Forest Department officials say they are in touch with the vessel owner and that the effort to retrieve it will start ‘soon.’ But they have not specified when the operation will begin.
On the afternoon of Mar 19, the vessel ‘Sea Horse-1’ carrying 1,235 tonnes of coals sank in the Shela River after its bottom was ruptured.
In December 2014, an oil-tanker sank in the same river, spilling 357,664 litres of furnace oil it was carrying.
The massive oil spill had put the biodiversity and ecology of the Sundarbans, the world's biggest mangrove forest and -- and a world heritage site since 1997 -- at risk.
Three separate inquiries— two by the forest department and the other by local administration—have been opened on the coal-loaded ship’s capsize.
Of them, one—by the forest department— has filed its report, but the other two probe bodies are yet to submit their findings.
“They informed us that they will start the work soon,” Divisional Forest Officer of Sundarbans’ eastern zone Md Saidul Islam told bdnews24.com.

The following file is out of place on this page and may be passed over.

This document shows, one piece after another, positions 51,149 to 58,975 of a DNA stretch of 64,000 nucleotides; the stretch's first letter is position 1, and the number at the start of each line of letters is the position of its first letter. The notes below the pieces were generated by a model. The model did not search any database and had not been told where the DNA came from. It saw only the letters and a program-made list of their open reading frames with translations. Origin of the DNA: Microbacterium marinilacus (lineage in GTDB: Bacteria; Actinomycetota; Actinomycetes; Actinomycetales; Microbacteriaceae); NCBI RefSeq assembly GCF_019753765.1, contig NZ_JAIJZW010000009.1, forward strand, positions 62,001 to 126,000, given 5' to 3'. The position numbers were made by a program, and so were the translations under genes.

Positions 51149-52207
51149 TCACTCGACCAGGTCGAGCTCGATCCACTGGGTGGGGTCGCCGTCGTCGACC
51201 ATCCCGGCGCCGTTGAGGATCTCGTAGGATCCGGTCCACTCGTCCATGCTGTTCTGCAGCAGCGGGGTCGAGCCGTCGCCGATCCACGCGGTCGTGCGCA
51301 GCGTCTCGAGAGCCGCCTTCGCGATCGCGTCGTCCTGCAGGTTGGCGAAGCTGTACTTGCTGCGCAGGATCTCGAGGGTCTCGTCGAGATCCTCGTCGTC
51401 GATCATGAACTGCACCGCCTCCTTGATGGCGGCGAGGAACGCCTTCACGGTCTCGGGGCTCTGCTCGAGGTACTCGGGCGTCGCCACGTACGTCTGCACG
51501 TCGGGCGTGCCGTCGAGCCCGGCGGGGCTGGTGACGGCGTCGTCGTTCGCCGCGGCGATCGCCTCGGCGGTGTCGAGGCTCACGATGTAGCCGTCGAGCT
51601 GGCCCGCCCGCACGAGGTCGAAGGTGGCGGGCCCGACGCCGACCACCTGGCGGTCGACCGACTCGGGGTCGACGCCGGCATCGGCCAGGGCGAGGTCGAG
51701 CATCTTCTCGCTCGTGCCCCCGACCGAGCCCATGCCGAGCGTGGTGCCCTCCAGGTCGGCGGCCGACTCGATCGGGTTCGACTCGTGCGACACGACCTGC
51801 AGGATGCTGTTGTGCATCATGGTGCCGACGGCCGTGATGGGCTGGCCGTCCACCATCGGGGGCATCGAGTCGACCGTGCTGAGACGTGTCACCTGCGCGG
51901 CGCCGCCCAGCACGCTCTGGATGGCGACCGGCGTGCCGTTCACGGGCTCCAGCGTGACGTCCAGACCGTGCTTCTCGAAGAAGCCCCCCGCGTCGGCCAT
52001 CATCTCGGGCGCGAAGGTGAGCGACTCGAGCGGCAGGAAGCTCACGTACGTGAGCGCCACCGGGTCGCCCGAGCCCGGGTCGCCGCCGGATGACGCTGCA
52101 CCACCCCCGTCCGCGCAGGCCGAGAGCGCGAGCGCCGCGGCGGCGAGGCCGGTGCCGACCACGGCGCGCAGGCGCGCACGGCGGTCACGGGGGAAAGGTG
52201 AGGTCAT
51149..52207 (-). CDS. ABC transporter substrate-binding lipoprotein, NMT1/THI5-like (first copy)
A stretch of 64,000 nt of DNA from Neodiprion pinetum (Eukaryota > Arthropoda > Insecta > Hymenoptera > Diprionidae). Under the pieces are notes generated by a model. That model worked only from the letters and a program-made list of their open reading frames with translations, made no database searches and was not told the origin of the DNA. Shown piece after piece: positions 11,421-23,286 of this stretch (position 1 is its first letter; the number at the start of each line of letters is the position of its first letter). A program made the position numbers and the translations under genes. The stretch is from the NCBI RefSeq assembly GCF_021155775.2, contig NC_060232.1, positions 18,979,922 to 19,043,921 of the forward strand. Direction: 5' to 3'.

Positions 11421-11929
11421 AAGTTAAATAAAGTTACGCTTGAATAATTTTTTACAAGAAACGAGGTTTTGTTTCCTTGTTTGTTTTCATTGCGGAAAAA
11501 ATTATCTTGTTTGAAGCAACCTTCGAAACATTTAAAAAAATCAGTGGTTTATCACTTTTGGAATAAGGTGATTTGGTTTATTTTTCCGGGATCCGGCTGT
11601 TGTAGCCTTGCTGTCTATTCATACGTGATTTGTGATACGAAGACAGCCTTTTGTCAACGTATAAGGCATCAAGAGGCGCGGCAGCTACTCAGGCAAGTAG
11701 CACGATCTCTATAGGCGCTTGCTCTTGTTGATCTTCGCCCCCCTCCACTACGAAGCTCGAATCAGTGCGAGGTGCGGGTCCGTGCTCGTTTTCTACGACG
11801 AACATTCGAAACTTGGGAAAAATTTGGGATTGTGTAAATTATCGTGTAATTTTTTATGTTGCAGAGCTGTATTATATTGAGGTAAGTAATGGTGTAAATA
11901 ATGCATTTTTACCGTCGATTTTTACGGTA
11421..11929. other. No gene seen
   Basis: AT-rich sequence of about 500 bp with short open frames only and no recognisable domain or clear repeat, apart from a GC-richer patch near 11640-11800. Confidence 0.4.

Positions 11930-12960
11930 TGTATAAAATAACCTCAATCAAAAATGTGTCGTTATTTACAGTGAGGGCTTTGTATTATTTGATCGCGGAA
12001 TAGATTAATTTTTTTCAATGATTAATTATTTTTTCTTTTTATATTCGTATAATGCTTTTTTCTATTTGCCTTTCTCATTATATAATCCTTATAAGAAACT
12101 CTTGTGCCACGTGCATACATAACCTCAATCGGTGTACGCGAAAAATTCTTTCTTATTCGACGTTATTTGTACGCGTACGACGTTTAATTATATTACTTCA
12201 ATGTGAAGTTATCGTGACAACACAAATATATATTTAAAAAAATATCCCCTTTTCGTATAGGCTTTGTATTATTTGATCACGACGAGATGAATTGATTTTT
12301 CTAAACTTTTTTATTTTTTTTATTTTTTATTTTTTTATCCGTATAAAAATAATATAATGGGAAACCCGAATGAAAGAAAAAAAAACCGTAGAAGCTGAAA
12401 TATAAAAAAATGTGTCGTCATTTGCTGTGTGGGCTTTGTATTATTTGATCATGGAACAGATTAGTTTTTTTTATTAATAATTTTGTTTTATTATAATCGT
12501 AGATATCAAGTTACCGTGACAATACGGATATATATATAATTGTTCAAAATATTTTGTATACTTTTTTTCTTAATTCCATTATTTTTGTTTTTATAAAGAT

Meanwhile, the Bangladesh Inland Water Transport Authority (BIWTA) says they are not equipped enough to pull out the vessel.
“The salvage vessels that we have in Khulna and Barisal can only pull out vessels weighing 250 tonnes,” said BIWTA Khulna Division Assistant Director Ashraf Hossain.
He said that they had spoken to the vessel owners. “They assured us that a salvage vessel will be hired to pull it out.”
bdnews24.com could not contact Munira Kubir, the owner of Sea Horse-1, despite several attempts to reach her over the phone.
The sunken vessel’s Master Sirajul Islam, however, said that they were not able to rent salvage vessel due to non-cooperation by the Forest Department and BIWTA, a claim which officials refuted.